In this piece for the Blog of the APA, Vincenzo Di Nicola critiques the scientism and methodolatry of contemporary psychiatry, and emphasizes the need for psychiatry to be informed by philosophy. He describes the philosopher Alain Badiou’s perspective on psychiatry and philosophy.
“My argument is that like philosophy, psychiatry cannot resolve its truth claims on its own. It can only use its sub-disciplines to generate truth claims. But psychiatry’s current crisis is that it is precisely sutured to one approach to truth, represented today by genetics and neuroscience using its chosen ‘gold standard’ of evidence-based medicine (EBM). Yet, while neuroscience is a potentially valuable sub-discipline (notwithstanding it’s inflated claims and oversold promise—as one leading psychiatrist told me, it’s ‘aspirational’), EBM is hollow. It’s just a rhetorical restatement of the positivistic paradigm, elevating the notion of objective data as the ‘gold standard’ for truth.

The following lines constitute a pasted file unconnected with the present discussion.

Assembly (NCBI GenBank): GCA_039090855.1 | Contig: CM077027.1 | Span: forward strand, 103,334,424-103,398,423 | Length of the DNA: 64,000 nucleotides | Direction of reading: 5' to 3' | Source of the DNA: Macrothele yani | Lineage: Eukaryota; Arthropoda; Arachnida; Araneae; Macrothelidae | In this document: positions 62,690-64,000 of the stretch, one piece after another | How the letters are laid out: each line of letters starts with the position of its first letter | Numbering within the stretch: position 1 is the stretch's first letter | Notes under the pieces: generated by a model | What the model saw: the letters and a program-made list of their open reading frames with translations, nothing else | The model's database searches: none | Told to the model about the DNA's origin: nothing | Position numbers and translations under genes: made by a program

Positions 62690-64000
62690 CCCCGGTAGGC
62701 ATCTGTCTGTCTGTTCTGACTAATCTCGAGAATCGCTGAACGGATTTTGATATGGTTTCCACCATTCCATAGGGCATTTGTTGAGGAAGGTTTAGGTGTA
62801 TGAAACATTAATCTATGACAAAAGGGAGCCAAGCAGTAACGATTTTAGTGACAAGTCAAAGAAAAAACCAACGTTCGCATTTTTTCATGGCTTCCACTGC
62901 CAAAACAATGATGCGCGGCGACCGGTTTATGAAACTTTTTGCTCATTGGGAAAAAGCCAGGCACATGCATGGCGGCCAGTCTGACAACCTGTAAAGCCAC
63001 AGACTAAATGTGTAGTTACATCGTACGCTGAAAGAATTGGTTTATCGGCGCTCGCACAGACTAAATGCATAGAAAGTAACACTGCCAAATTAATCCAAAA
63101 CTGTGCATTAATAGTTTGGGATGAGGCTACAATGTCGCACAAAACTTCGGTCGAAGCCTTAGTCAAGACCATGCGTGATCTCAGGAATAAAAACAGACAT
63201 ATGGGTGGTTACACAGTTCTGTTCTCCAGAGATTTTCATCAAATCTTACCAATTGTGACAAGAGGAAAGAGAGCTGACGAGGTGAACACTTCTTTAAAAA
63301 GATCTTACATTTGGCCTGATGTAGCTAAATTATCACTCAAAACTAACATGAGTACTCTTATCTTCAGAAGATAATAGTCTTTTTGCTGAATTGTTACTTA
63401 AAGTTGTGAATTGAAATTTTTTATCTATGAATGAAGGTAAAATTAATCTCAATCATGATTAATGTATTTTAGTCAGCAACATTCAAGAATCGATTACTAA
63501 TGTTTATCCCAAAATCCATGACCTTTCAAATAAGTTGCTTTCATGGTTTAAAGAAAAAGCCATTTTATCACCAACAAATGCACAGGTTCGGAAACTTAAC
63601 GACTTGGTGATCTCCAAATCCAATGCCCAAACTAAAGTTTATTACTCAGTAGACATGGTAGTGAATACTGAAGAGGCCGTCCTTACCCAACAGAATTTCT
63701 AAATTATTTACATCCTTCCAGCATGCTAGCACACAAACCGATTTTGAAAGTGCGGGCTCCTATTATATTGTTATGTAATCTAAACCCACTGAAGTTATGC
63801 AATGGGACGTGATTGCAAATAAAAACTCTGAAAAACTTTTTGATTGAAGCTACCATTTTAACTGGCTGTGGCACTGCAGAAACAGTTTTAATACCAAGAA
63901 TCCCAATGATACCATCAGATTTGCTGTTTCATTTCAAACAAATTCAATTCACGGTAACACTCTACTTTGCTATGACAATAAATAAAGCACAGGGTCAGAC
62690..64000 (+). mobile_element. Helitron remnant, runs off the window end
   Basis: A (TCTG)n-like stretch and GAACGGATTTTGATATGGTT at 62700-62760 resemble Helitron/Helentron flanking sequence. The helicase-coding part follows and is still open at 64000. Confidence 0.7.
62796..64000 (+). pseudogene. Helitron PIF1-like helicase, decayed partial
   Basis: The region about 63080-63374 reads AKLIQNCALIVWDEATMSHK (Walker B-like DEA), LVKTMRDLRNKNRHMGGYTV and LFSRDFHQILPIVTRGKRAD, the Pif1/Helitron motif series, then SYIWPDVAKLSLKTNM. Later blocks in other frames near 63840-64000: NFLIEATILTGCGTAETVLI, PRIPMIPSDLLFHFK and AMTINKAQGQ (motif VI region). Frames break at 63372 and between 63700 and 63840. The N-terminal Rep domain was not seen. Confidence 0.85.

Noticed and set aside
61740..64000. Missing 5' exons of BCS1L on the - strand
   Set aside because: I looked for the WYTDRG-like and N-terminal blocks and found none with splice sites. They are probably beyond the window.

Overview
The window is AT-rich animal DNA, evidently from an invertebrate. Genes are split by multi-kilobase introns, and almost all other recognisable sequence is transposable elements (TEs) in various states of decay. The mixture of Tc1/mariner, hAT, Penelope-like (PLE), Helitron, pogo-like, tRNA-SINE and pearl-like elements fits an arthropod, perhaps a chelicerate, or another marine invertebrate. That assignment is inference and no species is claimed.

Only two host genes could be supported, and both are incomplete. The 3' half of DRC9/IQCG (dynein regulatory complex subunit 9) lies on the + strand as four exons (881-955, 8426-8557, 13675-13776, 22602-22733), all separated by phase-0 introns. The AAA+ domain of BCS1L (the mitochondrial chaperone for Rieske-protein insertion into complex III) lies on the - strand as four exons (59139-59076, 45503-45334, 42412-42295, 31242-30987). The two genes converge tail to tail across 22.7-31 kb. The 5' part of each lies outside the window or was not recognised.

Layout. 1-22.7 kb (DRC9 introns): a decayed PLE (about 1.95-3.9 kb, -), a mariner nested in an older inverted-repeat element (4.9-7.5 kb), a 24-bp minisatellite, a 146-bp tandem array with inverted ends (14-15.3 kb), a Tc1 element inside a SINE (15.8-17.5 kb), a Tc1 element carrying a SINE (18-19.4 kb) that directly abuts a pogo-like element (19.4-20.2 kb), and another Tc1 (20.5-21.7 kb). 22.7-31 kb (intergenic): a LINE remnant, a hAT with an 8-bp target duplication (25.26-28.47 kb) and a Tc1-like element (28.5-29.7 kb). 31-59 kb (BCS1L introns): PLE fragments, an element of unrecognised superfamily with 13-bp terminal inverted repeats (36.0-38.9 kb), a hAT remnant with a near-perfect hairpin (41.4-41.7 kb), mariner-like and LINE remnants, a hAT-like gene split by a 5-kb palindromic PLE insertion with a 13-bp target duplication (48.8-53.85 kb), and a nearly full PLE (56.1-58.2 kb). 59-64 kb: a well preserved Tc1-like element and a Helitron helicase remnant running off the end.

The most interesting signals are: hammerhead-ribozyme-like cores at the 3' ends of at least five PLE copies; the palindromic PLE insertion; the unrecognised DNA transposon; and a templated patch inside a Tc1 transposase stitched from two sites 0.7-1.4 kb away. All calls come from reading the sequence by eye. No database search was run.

My two fundamental critiques of EBM address the scientism and methodolatry of psychiatry and the social sciences today by posing the questions: How can we evaluate the salient evidence in psychiatry? More critically, just what evidence is salient?”